tices . . . after opening kick-off, it's all about your performance on the field in the real-game situation. Or consider the typical Special Operations unit - all the training in the world matters little if you fold under incoming fire. This is why teams and military units develop and rehearse (and over and over and over, iteratively), 'reactionary drills'. (Perhaps the best movie reac-drill was here in "Heat" with Deniro and Pacino - the way the 'bad guys' hold off the police is a reac-drill for the ages.)
Personally, I would use an expert to train me on how to train my candidates to interview better . . . only for cost reasons. That being said, if we're talking a $150k or above candidate, I would consider a consultant to work with the candidate individually - I personally think it would be a very wise investment. As far as whether a candidate should stand on his or her own feet, I don't know the relevancy of that question - I say that because most top performers are sticklers for details and want to know they're as mentally/physically/emotionally (and perhaps spiritually) prepared as they can be.
When everyone else is sleeping, you're running steps at the stadium -- it's part of what makes a winner a winner. When they're tucked safely in bed, you're pushing the envelope trying to improve yourself. Those early mornings might not matter every minute of the game, but there will be crucial situations where they do; crucial situations where you have the chance to impose your will on the other team. It's these few crucibles that separate the wheat from the chafe.…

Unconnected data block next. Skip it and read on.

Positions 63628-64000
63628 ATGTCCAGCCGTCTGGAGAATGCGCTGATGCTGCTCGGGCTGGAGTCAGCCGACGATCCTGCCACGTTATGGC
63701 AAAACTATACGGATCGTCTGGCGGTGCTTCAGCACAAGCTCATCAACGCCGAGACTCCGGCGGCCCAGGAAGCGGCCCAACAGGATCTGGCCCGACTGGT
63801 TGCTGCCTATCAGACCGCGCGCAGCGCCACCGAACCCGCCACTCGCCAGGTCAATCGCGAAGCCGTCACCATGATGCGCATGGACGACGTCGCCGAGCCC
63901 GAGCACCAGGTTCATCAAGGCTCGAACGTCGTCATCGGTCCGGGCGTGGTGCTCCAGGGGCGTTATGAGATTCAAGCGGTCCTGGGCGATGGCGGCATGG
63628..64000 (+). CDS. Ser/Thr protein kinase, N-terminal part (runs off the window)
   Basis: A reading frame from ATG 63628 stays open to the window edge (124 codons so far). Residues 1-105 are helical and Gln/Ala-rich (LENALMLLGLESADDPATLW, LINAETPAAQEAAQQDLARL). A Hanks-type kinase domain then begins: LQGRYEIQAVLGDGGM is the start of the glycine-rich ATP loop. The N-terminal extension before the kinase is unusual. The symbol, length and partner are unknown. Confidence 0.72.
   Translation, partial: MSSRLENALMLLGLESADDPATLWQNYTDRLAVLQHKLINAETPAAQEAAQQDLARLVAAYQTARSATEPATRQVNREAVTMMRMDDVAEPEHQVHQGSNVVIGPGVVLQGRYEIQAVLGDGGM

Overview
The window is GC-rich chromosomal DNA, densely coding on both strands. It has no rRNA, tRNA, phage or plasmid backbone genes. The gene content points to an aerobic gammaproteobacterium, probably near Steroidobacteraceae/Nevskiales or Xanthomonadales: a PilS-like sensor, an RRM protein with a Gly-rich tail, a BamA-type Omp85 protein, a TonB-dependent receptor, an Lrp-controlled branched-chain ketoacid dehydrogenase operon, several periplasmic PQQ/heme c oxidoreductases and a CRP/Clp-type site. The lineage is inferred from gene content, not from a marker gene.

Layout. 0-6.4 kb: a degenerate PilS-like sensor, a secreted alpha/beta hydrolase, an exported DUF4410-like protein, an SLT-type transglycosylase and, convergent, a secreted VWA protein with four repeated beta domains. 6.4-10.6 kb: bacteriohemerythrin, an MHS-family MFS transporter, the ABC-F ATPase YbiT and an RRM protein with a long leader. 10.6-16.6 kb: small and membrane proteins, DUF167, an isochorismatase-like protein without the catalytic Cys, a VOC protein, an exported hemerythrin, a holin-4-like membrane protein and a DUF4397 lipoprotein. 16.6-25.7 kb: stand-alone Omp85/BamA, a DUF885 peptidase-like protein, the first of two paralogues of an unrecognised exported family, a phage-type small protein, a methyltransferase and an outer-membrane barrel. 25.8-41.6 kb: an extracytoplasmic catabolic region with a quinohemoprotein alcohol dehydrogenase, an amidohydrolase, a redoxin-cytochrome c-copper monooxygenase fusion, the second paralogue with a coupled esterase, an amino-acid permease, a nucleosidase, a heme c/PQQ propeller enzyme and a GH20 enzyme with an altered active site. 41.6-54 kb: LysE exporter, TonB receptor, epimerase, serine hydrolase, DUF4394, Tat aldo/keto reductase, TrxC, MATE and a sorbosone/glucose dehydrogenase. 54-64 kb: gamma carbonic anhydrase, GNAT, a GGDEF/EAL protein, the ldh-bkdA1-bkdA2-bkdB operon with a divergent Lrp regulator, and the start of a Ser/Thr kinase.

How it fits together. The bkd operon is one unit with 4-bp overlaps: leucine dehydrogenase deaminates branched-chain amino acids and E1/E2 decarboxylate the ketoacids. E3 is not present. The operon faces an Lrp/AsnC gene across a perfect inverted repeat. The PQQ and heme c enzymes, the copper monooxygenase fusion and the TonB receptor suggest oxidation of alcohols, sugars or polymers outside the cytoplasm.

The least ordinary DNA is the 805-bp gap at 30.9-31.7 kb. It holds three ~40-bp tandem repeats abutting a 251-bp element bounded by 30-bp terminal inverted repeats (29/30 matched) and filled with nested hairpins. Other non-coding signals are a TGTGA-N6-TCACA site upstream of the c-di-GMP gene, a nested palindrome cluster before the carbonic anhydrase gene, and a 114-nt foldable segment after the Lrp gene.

each site. The vendor runs us a view & click through report
For social networking, i.e. LinkedIn, MySpace, Facebook - it's time spent vs outcome - 2 trails here - one, did I hire an individual from contacting them thru these venues or did I get a referral that we hired from the person I contacted. I tend to use LinkedIn for management jobs & other social networking & blogs to drive people to our website to apply - then it's captured by our ATS. If my recruiters insert any candidates themselves we have a field where they capture where the candidate originated from. We also keep track of how much time we spend in these venues & divide that by outcome - # of applicants & did we hire.
We also rate the success of Boolean searches we do in our ATS & other sites by the number of viable candidates it produces and again, did we hire any of them.
We review our numbers monthly to see what venues worked best for which roles - since my dept covers USA, Canada & Mexico - that adds to the complexity since what works in the US does not work in Canada, or Mexico, and vice versa. Also, we review how much time invested by productivity - did we spend 10 hours on LinkedIn to get candidates but no hire? We have a wrapping service from our largest board so very little effort but if it didn't result in any applicants - it's money not time wasted.
I think you could give a statistician a lot of work to view it from every angle! Generally speaking it's how much money (time IS money) we spent VS effectiveness of the channel.…